9th Grade Book Project
IF WORKING WITH A PARTNER
Divide book into 5 sections. Come up with 5 questions and answers for each section. Partners should rotate (every other section) between who is providing the questions and answers.

IF READING ALONE
Divide book into 5 sections. Create a blog discussing each section of the book.

Due Dates
4/1 – Setting/Plot
4/8 – Characterization/Conflict
4/21 – Symbolism/Irony
4/27 – Theme
5/1 – Reaction/Recommendation

**You will also be creating a presentation for class. We will be scheduling them to begin in class the first week in May.**

Link to the Blog: http://muldowney.edublogs.org

5 Responses to “Looking for Alaska by John Green (Eng 9 2BD – 2009)”
  1. Kaitlyn says:

    Setting/Plot:

    “Looking For Alaska” is a book by John Green. This book is based around the life of Miles Halter, a 16 year old junior who is fed up with his life in Florida. So to start over, he decides to go to boarding school in Alabama called Culver Creek, the same school his father went to at his age. When his going-away party turns into a 3-person get together, his parents finally realize why he’s leaving. With his weird fascination with people’s last words, he quotes Francois Rabelais, a famous poet, last words. “I go to seek a Great Perhaps.” were his last words, so Miles says hes going to find his.

    Once he arrives to Culver Creek, he’s in a totally different world. With only a towel on, Miles meets his new roommate. A short but burly guy named Chip Martin, aka the Colonel. They both are total opposites, but they get alone just fine. The Colonel tells him about the school, and the type of people that attend the school. There are the regular borders like them, and the Weekday Warriors. Given a new nickname, Pudge, Miles is introduced to a few of Chip’s friends. The first one he met, Alaska Young. As described, “the hottest girl in all of human history.” From the moment they met, he knew she would be different then all the other girls. With his three new friends, Alaska, the Colonel, and Takumi, Pudge is introduced to a world of pranks, drinking, smoking, strict rules, being patrolled by the Eagle, and his love for Alaska are all just something he has to deal with on a daily basis.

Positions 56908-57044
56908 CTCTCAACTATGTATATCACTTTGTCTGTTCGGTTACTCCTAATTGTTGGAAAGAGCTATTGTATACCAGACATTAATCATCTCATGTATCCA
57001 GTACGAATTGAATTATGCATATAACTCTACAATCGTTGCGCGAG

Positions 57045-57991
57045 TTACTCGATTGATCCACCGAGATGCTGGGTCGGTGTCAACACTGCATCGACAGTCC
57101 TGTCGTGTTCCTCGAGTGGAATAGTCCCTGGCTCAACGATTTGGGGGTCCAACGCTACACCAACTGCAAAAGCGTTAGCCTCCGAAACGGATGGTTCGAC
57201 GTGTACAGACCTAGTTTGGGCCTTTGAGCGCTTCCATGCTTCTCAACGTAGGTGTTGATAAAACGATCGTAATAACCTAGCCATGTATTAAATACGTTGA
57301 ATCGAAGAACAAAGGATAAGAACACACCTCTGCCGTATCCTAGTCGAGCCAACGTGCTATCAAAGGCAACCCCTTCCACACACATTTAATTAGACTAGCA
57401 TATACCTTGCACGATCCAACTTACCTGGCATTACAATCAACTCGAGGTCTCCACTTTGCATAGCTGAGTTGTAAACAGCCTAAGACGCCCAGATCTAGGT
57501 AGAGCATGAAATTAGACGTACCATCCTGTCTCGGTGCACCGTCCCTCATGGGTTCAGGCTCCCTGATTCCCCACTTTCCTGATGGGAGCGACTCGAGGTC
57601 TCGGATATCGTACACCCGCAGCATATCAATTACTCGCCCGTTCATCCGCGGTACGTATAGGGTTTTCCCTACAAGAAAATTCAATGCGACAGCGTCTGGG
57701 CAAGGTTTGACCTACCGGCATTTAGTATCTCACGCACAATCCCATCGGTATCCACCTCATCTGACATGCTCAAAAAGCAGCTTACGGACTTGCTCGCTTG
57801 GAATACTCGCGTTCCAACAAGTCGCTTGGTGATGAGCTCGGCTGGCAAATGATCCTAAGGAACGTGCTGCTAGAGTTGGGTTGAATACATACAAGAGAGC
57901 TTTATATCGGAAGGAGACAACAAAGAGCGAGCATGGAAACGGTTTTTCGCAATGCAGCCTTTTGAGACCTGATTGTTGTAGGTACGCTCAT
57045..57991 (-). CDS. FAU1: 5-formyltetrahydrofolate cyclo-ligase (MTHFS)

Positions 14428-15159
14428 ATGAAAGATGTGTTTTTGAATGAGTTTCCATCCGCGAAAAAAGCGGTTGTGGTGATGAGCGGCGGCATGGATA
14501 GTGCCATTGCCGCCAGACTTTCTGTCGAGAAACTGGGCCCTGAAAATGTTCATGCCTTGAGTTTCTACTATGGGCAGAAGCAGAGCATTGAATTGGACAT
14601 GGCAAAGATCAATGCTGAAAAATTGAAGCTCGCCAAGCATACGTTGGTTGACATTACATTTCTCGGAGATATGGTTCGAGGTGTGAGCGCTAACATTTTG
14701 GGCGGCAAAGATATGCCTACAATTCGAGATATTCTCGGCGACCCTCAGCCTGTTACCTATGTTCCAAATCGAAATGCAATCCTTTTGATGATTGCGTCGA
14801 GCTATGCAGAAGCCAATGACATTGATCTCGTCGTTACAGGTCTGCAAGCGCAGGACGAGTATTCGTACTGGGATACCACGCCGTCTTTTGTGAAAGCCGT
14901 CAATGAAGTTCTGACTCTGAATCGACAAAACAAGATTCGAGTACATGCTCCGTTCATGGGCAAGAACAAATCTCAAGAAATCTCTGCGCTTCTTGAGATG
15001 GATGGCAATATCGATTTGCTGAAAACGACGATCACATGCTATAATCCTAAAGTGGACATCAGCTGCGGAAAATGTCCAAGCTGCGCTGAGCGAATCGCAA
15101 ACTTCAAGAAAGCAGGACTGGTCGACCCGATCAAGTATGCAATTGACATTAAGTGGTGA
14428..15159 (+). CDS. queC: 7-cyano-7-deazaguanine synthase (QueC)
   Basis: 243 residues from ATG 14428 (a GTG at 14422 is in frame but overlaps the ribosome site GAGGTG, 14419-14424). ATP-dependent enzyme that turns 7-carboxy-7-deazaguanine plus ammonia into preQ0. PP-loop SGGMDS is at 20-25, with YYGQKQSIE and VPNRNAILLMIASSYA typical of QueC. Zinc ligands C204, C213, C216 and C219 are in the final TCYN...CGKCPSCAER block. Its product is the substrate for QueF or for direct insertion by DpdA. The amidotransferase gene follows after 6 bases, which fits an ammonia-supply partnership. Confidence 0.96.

2. Kaitlyn says:

    Characterization/Conflict:

    Miles is the main character of this story, but it would not be the same without the three other protagonist’s.

    Alaska Young: is a very smart, and hysterical friend of Miles. Even with Alaska’s life messed-up, she still keeps her head up and stays out-going. She knows her way around, and stays strong in any kind of situation. Not to mention, shes drop dead gorgeous. She has a great boyfriend and friends that always have her back. Miles enters Alaska’s“labyrinth” and finally starts to find his Great Perhaps. Little by little, Alaska tells Miles about her life. He finds our her mom died while she was young, and she blames herself for her death.

    Chip Martin: Miles small but strong room-mate. Being clever and smart, the Colonel comes off as the leader of the pack, but when it comes to his mother and his friends, he is a very sensitive guy. His life is messed up, like Alaska’s, but he is totally content with himself. As a full scholarship student, he knows what he wants in life.

    Takumi Hikohito: A thin, Japanese guy who was only a bit taller then the Colonel. Very smart like the others, but not much is ever said about him.

    The antagonist:
    The Eagle, the dean of all the students that go to Culver Creek. He is very strict, and is said that he can smell alcohol and smoke from five miles away. He catches the four of them in many bad situations, but he seems like Pudge. His house is located on the campus, so he is never far from the students.

    Conflict: